Welcome to the Abraham Lincoln High School Oral History Project Website.
Beginning in 2010 students at Lincoln have conducted oral history interviews with community members each spring as part of their US History course. This site serves as documentation of this project and a public archive of the interviews.
On this site you will find videos of the oral history interviews, biographies of the interviewees, summaries of the interviews, links to transcripts, and post interview analysis; created by Lincoln High School students.
All interviews are public and can be accessed freely, but we request that any works used be properly credited.
We are always seeking more community participation in this project, and if you would like to be interviewed, or know of someone that you think has an important story to tell, please contact us to get involved.
Use the navigation links at the top of the page, or click on any of the photos below to see different categories of oral histories that our class has completed:
In spring of 2012 and again in 2013 students in Mr. Sylvester’s American Literature and Mr. Sultan’s US History courses interviewed seven people whose lives had been touched by The Viet Nam War in different ways. As a part of the project the students, who are part of the AVID program, also read the book The Things They Carried by Tim O’Brien.
Of the fourteen interviewees, four were Vietnamese citizens who lived through the war before immigrating to the US, and ten were US military veterans. Click on the picture or the navigation at the top of the page to see the interviews.
In the spring of 2012 students in Mr. Sultan’s 4th period US History class interviewed a variety of people with the general topic being immigration or internal migration. All of the interviews that they conducted were of relatives, family members, or neighbors. The themes and experiences of the interviewees ranged widely, but the interviews all contained several common themes, mostly around issues of change and continuity.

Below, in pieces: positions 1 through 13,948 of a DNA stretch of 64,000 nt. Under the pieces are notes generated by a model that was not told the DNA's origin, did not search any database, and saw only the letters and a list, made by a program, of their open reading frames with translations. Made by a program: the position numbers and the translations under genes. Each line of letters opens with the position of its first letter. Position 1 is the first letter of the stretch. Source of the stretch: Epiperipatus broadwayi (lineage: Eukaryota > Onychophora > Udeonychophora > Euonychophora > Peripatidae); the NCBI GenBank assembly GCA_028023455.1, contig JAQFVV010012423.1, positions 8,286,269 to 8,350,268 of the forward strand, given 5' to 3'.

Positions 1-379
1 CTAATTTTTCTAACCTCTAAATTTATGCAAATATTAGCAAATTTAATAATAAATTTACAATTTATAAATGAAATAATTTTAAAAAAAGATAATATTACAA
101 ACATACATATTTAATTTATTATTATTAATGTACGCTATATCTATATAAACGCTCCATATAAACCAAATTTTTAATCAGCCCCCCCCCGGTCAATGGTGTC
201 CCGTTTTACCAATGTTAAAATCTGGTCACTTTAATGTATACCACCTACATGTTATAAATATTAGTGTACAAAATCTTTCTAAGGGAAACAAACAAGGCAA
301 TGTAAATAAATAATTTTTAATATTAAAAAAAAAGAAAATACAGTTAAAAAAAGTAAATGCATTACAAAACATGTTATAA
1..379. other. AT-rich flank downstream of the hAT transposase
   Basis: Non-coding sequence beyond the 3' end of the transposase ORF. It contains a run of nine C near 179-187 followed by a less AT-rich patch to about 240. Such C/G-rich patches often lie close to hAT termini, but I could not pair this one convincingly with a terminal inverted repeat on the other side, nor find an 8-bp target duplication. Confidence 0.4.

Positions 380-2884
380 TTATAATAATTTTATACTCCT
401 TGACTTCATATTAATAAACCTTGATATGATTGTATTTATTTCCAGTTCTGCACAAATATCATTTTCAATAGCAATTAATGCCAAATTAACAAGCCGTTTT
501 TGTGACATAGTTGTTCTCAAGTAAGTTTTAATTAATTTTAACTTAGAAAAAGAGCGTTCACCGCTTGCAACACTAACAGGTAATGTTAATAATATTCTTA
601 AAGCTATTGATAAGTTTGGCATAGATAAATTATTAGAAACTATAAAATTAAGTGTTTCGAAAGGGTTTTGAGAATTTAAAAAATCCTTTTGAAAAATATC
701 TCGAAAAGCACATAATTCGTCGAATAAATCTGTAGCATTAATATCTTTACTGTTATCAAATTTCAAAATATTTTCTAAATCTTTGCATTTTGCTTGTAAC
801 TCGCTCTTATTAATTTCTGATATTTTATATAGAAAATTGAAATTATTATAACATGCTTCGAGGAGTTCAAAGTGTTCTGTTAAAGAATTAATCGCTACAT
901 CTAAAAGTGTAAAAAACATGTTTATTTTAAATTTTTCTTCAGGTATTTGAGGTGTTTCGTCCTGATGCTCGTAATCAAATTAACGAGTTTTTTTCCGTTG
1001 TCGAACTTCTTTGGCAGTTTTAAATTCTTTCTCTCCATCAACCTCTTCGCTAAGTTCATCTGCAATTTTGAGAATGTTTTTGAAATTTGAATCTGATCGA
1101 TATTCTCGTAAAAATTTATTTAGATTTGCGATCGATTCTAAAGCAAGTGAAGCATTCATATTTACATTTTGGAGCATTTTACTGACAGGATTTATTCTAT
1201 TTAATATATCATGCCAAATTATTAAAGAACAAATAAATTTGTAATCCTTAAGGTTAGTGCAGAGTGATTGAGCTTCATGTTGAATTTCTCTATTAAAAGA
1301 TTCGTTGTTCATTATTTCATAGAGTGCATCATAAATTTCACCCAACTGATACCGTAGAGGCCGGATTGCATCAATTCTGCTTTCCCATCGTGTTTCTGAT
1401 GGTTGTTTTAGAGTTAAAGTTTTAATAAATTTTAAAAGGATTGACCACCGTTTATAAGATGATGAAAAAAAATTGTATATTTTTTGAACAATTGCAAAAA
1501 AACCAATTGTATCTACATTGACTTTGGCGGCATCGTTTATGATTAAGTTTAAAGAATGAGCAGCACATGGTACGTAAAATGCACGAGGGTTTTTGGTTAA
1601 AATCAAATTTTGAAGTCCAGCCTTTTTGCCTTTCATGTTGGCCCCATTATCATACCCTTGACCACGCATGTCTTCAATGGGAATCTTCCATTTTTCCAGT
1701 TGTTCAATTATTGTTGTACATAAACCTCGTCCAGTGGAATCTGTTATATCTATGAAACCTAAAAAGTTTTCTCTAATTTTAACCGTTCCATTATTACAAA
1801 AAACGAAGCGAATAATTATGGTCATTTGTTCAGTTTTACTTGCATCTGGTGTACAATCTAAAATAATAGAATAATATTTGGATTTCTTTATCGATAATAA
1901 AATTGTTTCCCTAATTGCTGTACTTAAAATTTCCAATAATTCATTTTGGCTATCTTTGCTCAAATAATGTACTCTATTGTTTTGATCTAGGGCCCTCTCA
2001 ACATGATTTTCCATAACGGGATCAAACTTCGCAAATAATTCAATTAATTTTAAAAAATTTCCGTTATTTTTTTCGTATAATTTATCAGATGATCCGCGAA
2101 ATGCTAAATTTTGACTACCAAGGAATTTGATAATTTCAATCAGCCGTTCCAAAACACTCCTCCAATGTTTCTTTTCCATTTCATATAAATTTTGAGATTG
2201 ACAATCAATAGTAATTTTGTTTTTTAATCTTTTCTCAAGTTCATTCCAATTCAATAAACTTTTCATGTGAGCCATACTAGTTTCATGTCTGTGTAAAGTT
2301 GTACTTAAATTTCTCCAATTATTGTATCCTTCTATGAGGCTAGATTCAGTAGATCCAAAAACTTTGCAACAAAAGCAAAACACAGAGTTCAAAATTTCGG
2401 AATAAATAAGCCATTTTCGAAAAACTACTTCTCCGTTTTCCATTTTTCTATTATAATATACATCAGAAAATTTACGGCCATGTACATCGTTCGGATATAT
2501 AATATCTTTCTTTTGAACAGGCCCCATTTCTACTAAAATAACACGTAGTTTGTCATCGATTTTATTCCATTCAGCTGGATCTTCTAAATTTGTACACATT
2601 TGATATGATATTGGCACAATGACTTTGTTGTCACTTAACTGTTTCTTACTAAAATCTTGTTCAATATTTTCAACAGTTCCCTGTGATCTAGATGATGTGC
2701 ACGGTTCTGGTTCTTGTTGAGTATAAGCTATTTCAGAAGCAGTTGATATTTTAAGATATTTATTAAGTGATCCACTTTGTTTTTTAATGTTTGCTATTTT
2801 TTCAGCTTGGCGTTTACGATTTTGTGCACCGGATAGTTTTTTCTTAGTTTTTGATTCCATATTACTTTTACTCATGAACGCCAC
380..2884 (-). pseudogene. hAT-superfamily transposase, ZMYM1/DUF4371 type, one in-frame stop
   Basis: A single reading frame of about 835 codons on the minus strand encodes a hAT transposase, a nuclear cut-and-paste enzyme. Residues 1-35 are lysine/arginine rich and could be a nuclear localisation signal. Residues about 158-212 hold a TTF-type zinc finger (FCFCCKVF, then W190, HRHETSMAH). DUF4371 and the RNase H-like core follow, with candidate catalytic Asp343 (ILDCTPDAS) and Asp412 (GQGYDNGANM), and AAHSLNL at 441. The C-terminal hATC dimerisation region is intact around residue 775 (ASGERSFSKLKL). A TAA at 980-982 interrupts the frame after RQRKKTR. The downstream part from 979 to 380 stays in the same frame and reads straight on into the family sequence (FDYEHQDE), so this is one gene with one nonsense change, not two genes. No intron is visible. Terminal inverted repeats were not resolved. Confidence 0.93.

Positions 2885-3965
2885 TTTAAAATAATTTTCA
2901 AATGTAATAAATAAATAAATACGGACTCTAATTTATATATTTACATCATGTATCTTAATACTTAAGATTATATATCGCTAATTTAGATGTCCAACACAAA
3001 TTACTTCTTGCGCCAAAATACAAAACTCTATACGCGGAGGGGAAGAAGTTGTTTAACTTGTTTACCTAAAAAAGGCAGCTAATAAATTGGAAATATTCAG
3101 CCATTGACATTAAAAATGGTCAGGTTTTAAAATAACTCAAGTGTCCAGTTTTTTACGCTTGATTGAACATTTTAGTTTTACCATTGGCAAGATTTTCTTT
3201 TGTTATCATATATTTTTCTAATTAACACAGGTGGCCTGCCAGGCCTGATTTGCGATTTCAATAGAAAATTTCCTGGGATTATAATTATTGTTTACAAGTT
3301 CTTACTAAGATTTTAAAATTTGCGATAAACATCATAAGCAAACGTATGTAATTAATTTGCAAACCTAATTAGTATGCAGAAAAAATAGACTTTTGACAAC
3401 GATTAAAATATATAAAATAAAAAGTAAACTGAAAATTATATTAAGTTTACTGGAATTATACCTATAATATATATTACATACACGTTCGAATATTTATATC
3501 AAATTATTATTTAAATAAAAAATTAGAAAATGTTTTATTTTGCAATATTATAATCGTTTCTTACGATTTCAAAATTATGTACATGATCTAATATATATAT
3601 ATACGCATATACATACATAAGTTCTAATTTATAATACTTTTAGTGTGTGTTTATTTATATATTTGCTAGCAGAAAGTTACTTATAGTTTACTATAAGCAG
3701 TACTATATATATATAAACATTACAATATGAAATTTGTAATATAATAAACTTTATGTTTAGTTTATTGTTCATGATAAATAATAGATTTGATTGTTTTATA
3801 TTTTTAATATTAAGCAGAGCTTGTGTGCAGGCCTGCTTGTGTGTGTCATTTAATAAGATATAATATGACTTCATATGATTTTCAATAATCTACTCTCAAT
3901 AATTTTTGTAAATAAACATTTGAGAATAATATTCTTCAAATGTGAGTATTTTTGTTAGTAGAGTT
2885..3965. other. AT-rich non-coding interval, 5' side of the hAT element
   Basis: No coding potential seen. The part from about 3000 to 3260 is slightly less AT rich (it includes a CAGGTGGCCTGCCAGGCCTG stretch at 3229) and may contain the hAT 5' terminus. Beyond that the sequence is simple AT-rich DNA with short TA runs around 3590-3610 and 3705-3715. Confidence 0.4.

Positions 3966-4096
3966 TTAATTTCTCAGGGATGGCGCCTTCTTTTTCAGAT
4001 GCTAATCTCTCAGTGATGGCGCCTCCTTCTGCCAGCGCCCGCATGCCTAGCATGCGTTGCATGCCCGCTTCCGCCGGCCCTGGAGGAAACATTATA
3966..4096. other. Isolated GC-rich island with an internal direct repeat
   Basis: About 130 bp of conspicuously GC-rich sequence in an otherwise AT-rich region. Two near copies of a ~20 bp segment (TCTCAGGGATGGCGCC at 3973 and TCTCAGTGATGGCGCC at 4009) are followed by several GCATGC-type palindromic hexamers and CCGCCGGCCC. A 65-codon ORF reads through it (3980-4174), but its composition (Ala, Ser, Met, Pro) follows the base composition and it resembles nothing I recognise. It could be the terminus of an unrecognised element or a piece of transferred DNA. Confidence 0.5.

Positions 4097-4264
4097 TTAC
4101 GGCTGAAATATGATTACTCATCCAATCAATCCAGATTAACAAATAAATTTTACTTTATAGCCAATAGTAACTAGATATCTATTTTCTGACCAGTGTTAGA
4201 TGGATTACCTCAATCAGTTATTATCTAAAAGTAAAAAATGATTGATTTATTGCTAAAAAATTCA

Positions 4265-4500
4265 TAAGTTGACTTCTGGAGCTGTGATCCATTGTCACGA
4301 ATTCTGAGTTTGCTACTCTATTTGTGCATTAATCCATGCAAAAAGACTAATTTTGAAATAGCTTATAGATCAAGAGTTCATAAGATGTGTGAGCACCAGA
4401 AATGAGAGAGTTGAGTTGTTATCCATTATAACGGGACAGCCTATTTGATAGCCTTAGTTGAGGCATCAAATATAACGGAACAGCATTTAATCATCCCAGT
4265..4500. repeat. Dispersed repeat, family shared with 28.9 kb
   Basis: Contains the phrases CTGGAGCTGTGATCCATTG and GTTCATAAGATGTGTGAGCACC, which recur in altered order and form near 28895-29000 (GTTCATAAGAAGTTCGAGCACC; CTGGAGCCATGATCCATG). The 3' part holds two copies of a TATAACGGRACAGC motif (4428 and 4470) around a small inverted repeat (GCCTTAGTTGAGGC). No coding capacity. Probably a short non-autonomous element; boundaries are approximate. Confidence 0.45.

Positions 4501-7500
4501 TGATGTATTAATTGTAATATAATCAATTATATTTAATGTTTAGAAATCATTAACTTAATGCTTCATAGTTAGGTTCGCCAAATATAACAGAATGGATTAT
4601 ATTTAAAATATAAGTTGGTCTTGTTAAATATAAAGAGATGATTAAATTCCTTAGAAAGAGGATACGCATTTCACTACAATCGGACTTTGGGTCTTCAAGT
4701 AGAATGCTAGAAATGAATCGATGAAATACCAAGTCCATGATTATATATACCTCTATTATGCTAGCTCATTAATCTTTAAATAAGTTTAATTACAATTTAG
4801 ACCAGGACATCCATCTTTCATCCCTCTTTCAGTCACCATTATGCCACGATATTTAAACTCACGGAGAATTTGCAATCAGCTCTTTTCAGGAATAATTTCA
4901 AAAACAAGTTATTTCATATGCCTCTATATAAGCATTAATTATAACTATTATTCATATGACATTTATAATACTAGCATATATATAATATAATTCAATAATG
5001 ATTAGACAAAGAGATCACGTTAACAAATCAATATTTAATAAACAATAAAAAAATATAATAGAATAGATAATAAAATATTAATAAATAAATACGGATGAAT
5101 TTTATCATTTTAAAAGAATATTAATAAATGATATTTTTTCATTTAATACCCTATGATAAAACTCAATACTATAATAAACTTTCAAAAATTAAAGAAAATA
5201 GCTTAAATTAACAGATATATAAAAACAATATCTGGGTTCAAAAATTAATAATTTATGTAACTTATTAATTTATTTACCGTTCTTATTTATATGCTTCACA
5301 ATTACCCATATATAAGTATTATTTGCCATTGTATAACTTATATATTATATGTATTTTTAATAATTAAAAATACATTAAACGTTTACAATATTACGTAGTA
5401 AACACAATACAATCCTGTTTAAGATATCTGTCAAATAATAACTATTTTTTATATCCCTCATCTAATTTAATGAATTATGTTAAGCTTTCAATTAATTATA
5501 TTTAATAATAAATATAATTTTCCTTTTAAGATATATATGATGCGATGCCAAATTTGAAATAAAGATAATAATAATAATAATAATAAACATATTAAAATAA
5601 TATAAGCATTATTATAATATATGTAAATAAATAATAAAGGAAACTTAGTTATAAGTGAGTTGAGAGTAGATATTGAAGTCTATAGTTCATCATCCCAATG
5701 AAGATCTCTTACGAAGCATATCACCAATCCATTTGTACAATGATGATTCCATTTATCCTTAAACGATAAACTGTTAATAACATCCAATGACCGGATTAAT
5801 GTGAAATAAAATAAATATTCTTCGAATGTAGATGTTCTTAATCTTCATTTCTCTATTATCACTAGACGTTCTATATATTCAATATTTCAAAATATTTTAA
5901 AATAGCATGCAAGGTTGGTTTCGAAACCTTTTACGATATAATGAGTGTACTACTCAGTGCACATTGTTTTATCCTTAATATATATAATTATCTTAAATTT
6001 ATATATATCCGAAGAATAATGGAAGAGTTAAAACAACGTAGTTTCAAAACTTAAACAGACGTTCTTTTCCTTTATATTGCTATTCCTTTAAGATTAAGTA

The interviewees also shared another key aspect in common; overcoming difficult circumstances and obstacles. From a Japanese survivor of an internment camp, to a survivor of political violence in Colombia-the students collected first hand stories of bygone eras. These also included stories of segregated schools and literacy tests at voting polls in Arkansas, atrocities committed during the Japanese occupation of China, confrontations during the cultural revolution, and the difficulties of living in the former Soviet Union.
Students learned more about the lives of their families and community members. They also worked extremely hard to create translations for the interviews that took place in languages other than English.
In the Spring of 2012 students in Mr. Sultan’s US History course interviewed seven Lincoln alumni. The interviewees ranged from class of 1943 all the way to the class of 1971. The students focussed their interviews on questions relating to what life was like growing up in San Francisco in a different era, what memorable experiences the alumni had at Lincoln, and how life has (or hasn’t) changed for teenagers in San Francisco over the years. This project was conducted with the cooperation and help of the Lincoln Alumni association.
This page contains several oral histories relating to the Island of Old Providence, Colombia in the Caribbean. All interviews were conducted by Lincoln High School teacher Leon Sultan in the summer of 2011.
This trip to Old Providence and the corresponding oral history project was undertaken by Mr. Sultan with the help of a grant from the Fund For Teachers organization.
The purpose of the project as well as this webpage is two-fold. Firstly, it was created in order to record and preserve the stories, history and culture of the Raizal people of Old Providence and San Andrés. Secondly, the project served as a learning experience and guide for Mr. Sultan in teaching his students how to conduct oral history interviews, analyze and publish them. The page serves as a template for students to follow when do their own research and creating their own webpages.